It is very certain, that these suggestions of evacuation or capitulation, occasioned at the time great discontent among both the regulars and militia, who wished to defend the city to the last extremity, and who resolved, in view of continuing the defence, that they would be content, if necessary, with only half rations daily.fn8 All these good people had their wishes gratified—the siege was procrastinated, and many an additional death, suffering, sorrow, and anguish, were the consequence.

General Lincoln must have felt hurt, it not sorely nettled, by these repeated insults—as General Mcintosh acknowledges that he did. When matters of great public concern result disastrously, scape-goats are always sought, and all participants are apt to feel more or less unamiable and fault-finding on such occasions. Or, as Washington expressed it, referring to another affair, “mutual reproaches too often follow the failure of enterprises depending upon the cooperation of troops of different grades.” Looking at these bickerings in the light of history, a century after their occurrence, one is struck with General Lincoln’s magnanimous forbearance, when he confessedly made great sacrifices in defending the place so long against his better judgment, in deference to the wishes of the people, who, we may well conclude, were very unfit judges of military affairs.

sfmuralcutAt another council of officers, held on the twentieth and twenty-first, the important subject of an evacuation was again under deliberation; and the conclusion reached was, “that it was unadvisable, because of the opposition made to it by the civil authority and the inhabitants, and because, even if they should succeed in defeating a large body of the enemy posted in their way, they had not a sufficiency of boats to cross the Santee before they might be overtaken by the whole British army.”fn9 It was then proposed to give Sir Henry Clinton quiet possession of the city, with its fortifications and dependencies, on condition that the security of the inhabitants, and a safe, unmolested retreat for the garrison, with baggage and field pieces, to the north-east of Charleston should be granted. These terms were instantly rejected. On searching every house in town, it was found that the private supplies of provisions were as nearly exhausted as were the public magazines.

On the twenty-fourth, at daybreak, Lieutenant-Colonel Henderson sallied out with two hundred men, chiefly from Generals Woodford’s and Scott’s brigades, surprising and vigorously attacking the advance flanking party of the enemy, bayoneting fifteen of them in their trenches, and capturing a dozen prisoners, of whom seven were wounded, losing in the brilliant affair, the brave Captain Thomas Gadsden and one or two privates. A considerable body of the enemy, under Major Hall, of the seventy-fourth regiment, attempted to support the party in the trenches; but were obliged to retire on receiving a shower of grape from the American batteries.fn10 A successful enterprise of this kind proved only a momentary advantage, having no perceptible influence on the final result.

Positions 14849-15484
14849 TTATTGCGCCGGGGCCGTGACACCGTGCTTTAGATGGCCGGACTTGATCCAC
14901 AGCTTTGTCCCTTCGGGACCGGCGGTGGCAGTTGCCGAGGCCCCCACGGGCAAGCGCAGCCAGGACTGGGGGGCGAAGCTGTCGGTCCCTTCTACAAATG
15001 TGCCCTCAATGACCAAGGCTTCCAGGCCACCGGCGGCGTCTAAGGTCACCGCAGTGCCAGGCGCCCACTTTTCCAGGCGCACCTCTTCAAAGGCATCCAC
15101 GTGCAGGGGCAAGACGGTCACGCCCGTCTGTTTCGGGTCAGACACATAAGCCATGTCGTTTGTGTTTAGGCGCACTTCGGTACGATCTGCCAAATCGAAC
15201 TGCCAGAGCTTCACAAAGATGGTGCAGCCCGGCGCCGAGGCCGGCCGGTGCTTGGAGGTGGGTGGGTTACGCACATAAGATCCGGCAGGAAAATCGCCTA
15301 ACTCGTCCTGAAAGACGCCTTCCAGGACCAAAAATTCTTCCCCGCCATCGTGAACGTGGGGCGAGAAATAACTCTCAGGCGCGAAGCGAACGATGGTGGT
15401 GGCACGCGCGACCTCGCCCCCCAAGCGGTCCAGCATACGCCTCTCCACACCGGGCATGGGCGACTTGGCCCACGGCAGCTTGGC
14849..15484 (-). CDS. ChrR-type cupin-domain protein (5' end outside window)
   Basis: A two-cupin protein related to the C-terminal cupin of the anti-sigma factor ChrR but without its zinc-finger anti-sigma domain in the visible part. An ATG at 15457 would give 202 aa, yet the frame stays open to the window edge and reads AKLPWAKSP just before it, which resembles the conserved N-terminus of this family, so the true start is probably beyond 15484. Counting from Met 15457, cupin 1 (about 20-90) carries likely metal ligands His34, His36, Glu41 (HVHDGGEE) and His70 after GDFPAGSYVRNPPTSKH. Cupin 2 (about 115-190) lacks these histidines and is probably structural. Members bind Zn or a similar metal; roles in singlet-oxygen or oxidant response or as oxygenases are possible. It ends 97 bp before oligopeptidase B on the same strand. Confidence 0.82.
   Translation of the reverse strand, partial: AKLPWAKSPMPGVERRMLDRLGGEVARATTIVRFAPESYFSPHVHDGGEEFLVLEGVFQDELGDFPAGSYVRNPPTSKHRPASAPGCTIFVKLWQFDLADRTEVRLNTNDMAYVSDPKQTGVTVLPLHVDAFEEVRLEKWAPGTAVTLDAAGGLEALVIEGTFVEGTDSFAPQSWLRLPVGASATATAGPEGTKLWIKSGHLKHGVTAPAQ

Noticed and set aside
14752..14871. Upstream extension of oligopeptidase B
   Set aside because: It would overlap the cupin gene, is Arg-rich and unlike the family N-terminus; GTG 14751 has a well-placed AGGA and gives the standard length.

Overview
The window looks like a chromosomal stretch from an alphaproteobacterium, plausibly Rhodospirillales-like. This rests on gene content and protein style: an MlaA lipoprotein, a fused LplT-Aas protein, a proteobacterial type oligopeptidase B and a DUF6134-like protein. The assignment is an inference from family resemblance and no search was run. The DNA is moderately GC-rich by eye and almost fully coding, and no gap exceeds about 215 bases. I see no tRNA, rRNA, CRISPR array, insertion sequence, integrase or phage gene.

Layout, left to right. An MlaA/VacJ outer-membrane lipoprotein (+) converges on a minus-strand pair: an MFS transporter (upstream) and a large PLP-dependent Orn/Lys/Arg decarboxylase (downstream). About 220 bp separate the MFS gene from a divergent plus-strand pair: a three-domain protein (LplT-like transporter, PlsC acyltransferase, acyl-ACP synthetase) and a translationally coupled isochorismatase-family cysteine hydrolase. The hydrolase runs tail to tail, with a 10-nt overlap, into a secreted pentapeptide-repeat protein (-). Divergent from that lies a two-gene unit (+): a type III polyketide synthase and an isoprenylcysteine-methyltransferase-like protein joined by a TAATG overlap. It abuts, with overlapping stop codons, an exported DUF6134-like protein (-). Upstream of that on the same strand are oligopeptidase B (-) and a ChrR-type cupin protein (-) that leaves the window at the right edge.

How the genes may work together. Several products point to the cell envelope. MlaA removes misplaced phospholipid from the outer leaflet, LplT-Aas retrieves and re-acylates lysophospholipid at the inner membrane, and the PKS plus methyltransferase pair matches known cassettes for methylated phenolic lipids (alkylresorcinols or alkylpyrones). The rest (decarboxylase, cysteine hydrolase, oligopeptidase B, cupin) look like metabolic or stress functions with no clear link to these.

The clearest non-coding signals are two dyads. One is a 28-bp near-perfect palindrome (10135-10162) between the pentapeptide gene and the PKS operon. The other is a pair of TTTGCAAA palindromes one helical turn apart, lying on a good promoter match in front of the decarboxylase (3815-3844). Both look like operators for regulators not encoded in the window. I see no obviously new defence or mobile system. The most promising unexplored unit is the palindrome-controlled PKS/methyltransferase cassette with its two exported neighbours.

StandIt is said Colonel C. C. Pinckney, and Lieutenant-Colonel Laurens, assured General Lincoln they could supply the garrison with plenty of beef from Lempriere’s Point, if they were permitted to remain on that side of Cooper river with the force then under their command; upon which the Commissary was ordered to issue a full allowance again. But unfortunately the first and only cattle butchered at Lempriere’s for the use of the garrison were altogether spoiled through neglect or mismanagement before they came over. These gentlemen, are said, also, to have promised that the communication on the Cooper side could, and would, be kept open. Being inhabitants of Charleston, and knowing the country well, perhaps the General, with some reason, might be inclined to the same opinion; and besides furnishing the garrison with beef, they were to send a sufficient number of negroes over to town for the military works, who were much wanted. But Colonel Pinckney with the greater part, or almost the whole of his first South Carolina regiment, and Lieutenant-Colonel Laurens with the light infantry were recalled from Fort Moultrie and Lempriere’s fn11—and thus ended this spasmodic hope. Probably this failure caused a strict search to be made, about this time, in the houses of the citizens for provisions; “some was found,” says Major Croghan, ” but a much less quantity than was supposed.”